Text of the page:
The word ‘menopause’ means a pause or the cessation of your menses (periods). I.e. your last period. While this is the obvious physical event that signals the end of your reproductive life, many changes take place in the body for many months or years before the ‘menopause’. Changes in the estrogen levels can affect the way you feel while you are still having periods. Women are therefore concerned about the perimenopausal (around the time of the menopause) years, as much as they are concerned with the end of their periods. Before the menopause the levels of the two female sex hormones, oestrogen and progesterone, alter as egg production slows down and then stops. After the menopause, women continue to produce sex hormones but at very low levels.
How will it affect me?
Every woman is different and the way that hormones affect them, both emotionally and physically, vary. Some women notice very few side effects from changes in their hormones, either when having a period, a baby or the menopause.
Other women suffer great changes during these times. Women’s bodies vary in the way they need to adjust to these changes. You need to allow about 18 months to elapse after your last period before you can be sure you have stopped ovulating and are no longer fertile. This is important to remember for women who need contraception. The age range for the menopause varies widely. It can happen at any time from the late 30s to early 60s. Nearly 25% of women reach the menopause by time they are 45, about 40% of women between 45 and 49, and over 20% of women between 50 and 54 years old.
How will it affect my body
The ovaries do not stop functioning suddenly, they wax and wane in their production for months or years before finally virtually stopping to work. It is often the fluctuation in their activity that can cause the greatest physical distress. The most common sign is irregular periods. This may start several years or only a few months before you stop menstruating totally. You may miss the odd period, or several, or they may become lighter, or a combination of all these at different times. If you start bleeding more heavily at any time, you should always have a medical check-up just to rule out other causes such as polyps, fibroids, cysts etc.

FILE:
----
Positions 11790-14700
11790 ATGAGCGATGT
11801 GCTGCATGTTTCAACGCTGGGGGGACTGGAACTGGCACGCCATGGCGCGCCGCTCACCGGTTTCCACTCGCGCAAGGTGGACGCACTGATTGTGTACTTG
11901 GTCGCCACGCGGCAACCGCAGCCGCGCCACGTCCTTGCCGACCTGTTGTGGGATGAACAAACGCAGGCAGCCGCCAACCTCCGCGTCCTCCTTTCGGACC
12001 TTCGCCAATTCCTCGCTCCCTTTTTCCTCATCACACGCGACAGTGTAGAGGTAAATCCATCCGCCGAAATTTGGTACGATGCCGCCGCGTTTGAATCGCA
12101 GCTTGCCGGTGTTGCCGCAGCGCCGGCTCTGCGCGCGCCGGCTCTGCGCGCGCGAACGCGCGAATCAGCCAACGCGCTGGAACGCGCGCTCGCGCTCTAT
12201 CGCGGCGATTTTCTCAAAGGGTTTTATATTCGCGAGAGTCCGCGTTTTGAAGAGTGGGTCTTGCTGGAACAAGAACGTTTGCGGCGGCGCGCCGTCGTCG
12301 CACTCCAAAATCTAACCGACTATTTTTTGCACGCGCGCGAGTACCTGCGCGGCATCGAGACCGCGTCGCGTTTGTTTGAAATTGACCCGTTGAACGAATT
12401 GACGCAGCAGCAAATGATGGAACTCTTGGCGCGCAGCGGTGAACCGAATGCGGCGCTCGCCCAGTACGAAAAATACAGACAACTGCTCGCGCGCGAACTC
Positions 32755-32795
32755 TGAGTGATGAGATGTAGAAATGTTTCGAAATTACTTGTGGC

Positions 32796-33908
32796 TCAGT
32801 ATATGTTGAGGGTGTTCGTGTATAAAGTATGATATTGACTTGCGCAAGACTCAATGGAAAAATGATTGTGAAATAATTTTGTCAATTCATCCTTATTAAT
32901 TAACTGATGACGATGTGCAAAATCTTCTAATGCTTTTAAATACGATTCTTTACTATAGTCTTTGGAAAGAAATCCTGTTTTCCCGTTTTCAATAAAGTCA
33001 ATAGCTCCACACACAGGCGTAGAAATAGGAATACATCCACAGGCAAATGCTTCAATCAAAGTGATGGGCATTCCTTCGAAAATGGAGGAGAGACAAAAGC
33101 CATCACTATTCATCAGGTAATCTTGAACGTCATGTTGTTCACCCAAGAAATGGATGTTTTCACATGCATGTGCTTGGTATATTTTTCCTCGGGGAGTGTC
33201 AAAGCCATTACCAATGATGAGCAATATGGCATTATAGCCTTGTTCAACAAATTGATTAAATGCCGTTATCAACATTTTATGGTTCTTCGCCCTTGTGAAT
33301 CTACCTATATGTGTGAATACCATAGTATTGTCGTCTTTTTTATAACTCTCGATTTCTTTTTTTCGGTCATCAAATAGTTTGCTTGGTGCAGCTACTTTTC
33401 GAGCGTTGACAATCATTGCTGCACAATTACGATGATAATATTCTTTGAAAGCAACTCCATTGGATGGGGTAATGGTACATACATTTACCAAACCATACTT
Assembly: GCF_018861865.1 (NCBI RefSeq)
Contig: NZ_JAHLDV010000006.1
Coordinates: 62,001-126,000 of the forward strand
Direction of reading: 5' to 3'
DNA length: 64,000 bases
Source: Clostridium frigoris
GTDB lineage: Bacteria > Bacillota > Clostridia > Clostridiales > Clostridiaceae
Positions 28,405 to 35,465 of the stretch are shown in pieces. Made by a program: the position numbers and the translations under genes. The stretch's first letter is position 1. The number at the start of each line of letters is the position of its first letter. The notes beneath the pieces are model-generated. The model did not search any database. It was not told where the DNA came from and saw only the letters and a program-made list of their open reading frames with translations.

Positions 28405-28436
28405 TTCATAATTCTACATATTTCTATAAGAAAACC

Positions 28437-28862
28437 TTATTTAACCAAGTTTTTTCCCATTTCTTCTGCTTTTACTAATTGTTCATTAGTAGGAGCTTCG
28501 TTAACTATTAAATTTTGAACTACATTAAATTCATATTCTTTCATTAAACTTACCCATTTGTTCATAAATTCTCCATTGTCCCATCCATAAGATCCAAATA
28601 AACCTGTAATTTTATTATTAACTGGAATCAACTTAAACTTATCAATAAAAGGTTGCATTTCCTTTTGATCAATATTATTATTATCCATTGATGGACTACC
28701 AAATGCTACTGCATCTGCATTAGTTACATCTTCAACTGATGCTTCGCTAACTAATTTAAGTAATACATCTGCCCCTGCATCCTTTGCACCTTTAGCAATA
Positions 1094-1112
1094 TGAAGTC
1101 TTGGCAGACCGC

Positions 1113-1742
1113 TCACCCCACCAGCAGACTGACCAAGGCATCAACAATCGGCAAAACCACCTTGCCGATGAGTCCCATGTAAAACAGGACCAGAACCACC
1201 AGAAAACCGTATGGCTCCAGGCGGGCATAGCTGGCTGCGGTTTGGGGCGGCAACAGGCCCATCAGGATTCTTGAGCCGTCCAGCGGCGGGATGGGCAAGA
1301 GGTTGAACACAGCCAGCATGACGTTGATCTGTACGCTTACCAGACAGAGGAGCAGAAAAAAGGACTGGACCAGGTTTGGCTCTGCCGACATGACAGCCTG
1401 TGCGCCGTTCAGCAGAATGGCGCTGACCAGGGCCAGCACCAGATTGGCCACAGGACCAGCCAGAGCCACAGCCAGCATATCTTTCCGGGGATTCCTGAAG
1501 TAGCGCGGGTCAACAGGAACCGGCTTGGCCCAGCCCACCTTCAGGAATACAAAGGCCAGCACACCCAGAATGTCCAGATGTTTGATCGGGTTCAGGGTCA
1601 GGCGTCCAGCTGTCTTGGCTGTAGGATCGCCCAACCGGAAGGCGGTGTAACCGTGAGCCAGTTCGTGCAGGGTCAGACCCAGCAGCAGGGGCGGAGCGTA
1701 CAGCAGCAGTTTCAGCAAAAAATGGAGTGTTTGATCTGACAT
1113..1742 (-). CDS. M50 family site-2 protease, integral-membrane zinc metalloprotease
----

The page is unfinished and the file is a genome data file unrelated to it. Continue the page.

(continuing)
Just as some women have a terrible time around the menopause, others simply notice that their periods become light or stop altogether. Mood changes (anxiety, depression, irritability) at the menopause also vary from one woman to another. These mood changes can persist after the menopause. It is important to be aware that depression is very common in women aged 45-55 years. It can be difficult working out how much mood change is due to changes in hormone levels. You might begin to have hot flushes or hot or cold sweats, vaginal soreness or dryness, together or separately, although these are more common after periods have stopped.
Women who have had their womb removed but kept their ovaries will still go through the menopause even though they have no periods. They may experience any of the changes described above.
Headaches and depression can occur in the pre-menopausal phase and are related altering hormones. In this case, they usually vanish when periods finally stop and hormone levels settle down again. You may not have realised at the time but you may look back and recognise it.
How does it affect my bones
We need calcium to keep our bones strong. Our bones are in a constant state of being built up and broken down.
As we reach middle age, we start to lose more bone that we make. If the bones lose a lot of calcium, they become brittle and can break easily. Although the fractures that usually happen to people in their 60s and 70s, the bone loss typically starts in their 40s. In about one third of women, the menopause accelerates bone loss and puts them at increased risk of developing osteoporosis. There are lots of factors that influence whether you are at risk of osteoporosis e.g. family history, diet and exercise levels.